IJMPCERO  Vol.8 No.1 , February 2019
Biological Dose Comparison between a Fixed RBE and a Variable RBE in SFO and MFO IMPT with Various Multi-Beams for Brain Cancer
ABSTRACT
IMPT plans with various multi-angle beams were planned by the Varian Eclipse treatment planning system for one case of brain cancer. Dose distributions for each plan, along with the associated linear energy transfer distributions, were recomputed using an in-house fast Monte Carlo dose calculator with a FRBE of 1.1 or with a previously published VRBE model. We then compared dosimetric parameters obtained by the VRBE with those obtained by the FRBE. Biological doses obtained by the VRBE for the clinical target volume in all plans were 1% - 2% larger than those obtained by the FRBE. The minimum dose obtained by the VRBE for the right optic nerve in the MFO IMPT with 4 fields was 70% larger than that obtained by the FRBE, but the difference was only 18.1 cGy (RBE). The difference in maximum dose for the right optic nerve in the MFO IMPT with 5 fields was less than 10.4%, but the difference was 131.8 cGy (RBE). The mean difference in maximum dose was less than 2% for all other organs at risk. We found that biological dose with the FRBE had any dose errors in IMPT with various multi-angle beams.

1. Introduction

Proton beam therapy can enhance tumor control while minimizing irradiation to surrounding normal tissues in cancer care owing to the Bragg peak, with a sharp distal fall-off [1] [2]. Recently, the number of clinical proton therapy facilities has increased because of this substantial potential for clinical advantages over conventional photon therapy [3] [4]. In the latest proton beam therapy, beam scanning technique [5] [6] [7] has been widely used. Especially, intensity-modulated proton therapy (IMPT), in which scanning beam lets of protons, used to “paint” radiation dose on the target, can be exploited to safely bend beams around complex critical structures, allowing improved sparing of these structures without compromising target coverage [8]. Two types of IMPT optimization exist, namely, single-field optimization (SFO) and multi-field optimization (MFO). The SFO optimizes individually each field to create a uniform dose distribution from each beam, and the MFO optimizes simultaneously spots from all the fields to get highly conformal dose distributions.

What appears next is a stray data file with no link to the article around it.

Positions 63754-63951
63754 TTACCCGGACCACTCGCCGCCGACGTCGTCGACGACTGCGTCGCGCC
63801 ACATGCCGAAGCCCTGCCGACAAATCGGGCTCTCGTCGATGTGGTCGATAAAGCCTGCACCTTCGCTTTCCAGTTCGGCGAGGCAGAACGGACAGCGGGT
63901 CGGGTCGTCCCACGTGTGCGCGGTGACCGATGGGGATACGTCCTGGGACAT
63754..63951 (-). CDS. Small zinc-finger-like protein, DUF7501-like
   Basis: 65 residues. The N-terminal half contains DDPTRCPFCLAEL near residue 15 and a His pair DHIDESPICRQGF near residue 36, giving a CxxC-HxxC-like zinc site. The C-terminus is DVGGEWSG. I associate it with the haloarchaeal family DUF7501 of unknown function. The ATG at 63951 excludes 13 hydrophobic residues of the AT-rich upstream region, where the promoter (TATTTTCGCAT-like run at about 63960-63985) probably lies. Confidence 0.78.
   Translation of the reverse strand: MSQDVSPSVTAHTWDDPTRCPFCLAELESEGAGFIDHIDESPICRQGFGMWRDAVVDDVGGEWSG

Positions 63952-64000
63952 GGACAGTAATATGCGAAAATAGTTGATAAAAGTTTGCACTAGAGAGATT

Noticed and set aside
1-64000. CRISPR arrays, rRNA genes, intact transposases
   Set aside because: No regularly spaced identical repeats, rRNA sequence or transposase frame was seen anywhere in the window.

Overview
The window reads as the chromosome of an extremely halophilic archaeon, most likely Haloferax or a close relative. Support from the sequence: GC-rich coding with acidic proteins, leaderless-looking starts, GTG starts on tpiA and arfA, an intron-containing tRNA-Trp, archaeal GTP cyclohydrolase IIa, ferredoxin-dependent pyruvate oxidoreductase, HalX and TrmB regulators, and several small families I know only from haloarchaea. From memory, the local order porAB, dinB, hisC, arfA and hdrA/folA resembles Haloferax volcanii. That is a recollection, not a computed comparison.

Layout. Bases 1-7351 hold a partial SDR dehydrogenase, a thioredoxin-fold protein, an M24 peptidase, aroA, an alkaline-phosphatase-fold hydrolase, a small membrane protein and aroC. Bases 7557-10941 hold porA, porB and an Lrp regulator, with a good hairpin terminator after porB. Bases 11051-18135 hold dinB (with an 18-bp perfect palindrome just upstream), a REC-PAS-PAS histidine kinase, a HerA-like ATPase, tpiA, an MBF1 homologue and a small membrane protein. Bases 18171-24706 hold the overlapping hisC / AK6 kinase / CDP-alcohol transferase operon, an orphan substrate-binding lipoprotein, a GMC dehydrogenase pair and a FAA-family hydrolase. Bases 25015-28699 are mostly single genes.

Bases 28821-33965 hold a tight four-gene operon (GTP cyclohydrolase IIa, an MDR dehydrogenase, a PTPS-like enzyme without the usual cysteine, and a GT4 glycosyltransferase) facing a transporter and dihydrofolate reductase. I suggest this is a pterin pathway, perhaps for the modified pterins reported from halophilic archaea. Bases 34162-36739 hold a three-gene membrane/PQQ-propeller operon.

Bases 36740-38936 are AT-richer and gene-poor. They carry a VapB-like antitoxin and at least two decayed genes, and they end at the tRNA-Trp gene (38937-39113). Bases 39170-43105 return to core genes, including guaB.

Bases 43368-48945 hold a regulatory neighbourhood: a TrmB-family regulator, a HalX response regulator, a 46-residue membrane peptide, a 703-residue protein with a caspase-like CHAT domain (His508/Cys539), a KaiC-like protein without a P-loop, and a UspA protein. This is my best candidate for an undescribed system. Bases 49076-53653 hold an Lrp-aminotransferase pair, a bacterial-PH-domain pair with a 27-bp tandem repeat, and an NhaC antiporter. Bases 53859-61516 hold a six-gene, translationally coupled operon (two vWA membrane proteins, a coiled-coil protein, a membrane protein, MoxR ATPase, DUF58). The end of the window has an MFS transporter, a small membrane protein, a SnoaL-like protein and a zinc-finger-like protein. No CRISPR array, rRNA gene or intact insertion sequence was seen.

Currently, a fixed relative biological effectiveness (FRBE) relative to photons of 1.1 is used conventionally in proton beam therapy. However, the RBE of protons generally depends on the linear energy transfer (LET), the dose per fraction, and the tissue type [9]. In recent years, the potential clinical impacts of a variable RBE (VRBE) in proton beam therapy have been discussed [10] [11] [12] [13]. Frese et al. have investigated whether using a VRBE in IMPT will change dose distributions [14]. They indicate that the application of the VRBE is clinically more useful for accurate assessment of the feasibility of the plans from a biological point of view.

However, in that study, Wilkens and Oelfke use a pencil beam algorithm (PBA) to simulate dose and LET distributions [15]. It is common knowledge that the accuracy of the PBA [16] for protons is inadequate, especially in the presence of complex heterogeneities [17] [18]. In the SFO and MFO IMPT plans with various multi-angle beams for a brain cancer patient, physical dose differences between the PBA and Monte Carlo method have been already evaluated, and Kohno et al. also advocate use of a Monte Carlo method in proton treatment planning to deliver the most precise proton dose in IMPT [19].